Ably self-restrained are the wise,
in action, in thought
and in speech.
Dhammapada v. 234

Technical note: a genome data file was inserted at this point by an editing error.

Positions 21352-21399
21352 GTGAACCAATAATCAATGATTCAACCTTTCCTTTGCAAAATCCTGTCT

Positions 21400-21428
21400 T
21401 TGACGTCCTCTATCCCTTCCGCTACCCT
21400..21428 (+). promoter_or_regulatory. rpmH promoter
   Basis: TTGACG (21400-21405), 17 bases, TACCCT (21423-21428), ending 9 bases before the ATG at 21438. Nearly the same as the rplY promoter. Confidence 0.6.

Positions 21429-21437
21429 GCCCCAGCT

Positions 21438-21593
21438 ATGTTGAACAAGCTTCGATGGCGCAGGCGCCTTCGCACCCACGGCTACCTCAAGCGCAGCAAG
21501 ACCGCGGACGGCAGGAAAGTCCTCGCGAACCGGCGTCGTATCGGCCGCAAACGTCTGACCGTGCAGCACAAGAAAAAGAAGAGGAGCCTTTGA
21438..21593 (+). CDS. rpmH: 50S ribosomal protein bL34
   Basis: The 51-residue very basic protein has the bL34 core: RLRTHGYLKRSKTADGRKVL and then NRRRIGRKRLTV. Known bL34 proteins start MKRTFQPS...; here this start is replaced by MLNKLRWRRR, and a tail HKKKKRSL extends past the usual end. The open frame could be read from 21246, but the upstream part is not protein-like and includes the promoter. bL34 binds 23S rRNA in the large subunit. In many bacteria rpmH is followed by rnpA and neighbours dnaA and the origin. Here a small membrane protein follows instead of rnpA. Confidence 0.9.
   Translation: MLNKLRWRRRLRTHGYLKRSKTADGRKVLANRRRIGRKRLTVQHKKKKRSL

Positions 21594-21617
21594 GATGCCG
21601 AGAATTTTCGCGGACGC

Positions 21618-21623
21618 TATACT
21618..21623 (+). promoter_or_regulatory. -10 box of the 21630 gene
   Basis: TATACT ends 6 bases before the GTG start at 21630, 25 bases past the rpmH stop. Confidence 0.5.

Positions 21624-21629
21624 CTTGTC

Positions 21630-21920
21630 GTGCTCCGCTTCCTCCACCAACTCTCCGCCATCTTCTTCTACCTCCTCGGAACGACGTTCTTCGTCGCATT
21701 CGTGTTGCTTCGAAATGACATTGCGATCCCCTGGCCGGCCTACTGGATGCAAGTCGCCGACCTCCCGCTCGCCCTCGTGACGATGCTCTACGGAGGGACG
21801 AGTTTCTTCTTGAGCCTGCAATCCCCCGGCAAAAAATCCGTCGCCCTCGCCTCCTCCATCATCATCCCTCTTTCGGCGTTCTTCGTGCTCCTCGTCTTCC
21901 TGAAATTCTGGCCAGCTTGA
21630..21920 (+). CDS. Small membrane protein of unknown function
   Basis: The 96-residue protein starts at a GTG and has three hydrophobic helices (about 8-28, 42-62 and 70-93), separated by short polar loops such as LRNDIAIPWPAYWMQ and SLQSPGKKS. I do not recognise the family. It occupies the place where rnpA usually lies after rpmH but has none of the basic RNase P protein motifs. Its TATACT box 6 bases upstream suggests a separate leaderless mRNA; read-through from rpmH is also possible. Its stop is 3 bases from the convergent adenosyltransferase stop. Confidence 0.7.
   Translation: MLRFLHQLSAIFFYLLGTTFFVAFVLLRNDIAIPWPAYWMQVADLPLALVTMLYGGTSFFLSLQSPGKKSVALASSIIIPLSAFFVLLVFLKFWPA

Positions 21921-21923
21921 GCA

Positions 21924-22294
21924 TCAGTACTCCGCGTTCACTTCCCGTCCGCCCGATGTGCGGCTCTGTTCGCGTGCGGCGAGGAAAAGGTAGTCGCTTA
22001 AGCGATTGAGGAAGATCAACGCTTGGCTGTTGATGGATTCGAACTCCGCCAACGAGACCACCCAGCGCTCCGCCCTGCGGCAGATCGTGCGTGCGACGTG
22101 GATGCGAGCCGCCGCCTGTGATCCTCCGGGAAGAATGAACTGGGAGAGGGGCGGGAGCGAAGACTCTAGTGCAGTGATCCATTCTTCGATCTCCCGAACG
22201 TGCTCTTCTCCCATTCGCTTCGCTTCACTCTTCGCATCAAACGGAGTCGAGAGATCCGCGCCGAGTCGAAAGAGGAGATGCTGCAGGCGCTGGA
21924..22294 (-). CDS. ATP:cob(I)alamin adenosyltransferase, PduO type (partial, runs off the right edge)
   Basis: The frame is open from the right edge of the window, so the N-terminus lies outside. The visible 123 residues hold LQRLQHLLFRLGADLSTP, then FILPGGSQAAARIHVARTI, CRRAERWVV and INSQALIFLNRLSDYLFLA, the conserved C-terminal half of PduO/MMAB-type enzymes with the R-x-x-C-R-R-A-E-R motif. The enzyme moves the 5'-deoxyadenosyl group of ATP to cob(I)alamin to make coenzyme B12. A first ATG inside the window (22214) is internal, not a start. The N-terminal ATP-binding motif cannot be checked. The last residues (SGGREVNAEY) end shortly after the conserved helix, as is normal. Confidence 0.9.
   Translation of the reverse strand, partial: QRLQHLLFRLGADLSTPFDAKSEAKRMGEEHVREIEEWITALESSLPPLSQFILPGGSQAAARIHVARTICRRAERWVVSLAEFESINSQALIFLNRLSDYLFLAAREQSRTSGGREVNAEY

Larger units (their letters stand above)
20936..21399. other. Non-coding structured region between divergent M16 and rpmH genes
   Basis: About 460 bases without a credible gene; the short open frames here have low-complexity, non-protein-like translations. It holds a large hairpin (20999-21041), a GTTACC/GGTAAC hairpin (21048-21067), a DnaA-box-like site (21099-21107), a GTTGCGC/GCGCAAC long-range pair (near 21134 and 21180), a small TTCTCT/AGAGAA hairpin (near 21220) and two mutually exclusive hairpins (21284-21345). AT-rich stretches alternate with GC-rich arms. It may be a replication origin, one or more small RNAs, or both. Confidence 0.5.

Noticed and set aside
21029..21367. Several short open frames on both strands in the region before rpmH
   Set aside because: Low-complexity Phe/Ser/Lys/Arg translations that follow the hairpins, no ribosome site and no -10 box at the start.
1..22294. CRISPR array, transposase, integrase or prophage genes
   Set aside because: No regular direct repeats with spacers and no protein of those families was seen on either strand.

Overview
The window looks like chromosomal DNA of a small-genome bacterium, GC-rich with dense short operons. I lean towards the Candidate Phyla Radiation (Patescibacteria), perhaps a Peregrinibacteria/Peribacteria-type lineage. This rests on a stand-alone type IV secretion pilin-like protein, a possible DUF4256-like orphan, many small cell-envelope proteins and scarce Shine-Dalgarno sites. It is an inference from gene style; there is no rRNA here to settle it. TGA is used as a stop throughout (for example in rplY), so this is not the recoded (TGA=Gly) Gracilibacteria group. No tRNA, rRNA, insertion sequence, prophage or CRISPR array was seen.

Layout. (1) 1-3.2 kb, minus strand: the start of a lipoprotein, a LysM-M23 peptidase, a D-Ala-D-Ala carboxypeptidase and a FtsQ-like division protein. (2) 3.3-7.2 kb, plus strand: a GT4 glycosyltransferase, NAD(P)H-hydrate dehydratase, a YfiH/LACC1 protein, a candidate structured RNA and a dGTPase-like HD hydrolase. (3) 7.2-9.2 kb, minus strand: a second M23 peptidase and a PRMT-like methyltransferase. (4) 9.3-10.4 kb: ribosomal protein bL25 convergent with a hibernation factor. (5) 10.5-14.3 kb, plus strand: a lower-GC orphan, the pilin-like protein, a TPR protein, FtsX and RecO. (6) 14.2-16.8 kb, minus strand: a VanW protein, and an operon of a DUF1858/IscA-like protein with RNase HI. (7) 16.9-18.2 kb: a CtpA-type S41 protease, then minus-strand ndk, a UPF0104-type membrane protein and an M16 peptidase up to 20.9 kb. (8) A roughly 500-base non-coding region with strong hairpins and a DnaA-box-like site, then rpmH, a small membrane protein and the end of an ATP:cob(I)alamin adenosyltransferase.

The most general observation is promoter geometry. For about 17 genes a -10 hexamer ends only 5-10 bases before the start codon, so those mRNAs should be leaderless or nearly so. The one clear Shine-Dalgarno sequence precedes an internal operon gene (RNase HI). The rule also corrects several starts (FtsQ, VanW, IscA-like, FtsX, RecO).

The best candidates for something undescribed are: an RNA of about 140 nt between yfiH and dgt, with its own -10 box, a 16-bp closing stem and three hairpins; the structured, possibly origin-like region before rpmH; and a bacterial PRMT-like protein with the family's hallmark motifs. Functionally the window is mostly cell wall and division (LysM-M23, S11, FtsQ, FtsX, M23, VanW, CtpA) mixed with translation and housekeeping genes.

The word ‘restraint’ can trigger an association with other words, such as ‘inhibition’ or ‘repression’; the opposite of what we might think of as joyfulness. Yet the Buddha is telling us here that restraint is one of the characteristics of those who are wise. This is because there is a huge difference between deluded ego’s habits of blindly controlling, and the skillful effort to contain. As long as our passions are not truly informed by insight, they can be wild and get us into a lot of trouble, hence the need to contain energy. But we train our actions of body, speech and mind with an attitude of respect and kindness. Training a horse doesn’t mean we have to hurt it. We can admire the strength of the animal, while at the same time remembering we could get hurt if we are not careful. Right training involves care and mutual respect. Containing our passions enables the heart energy to build up and contribute to opening, enlivening and, eventually, transformation. Without restraint we operate at a very low level of energy and progress on the path will be limited.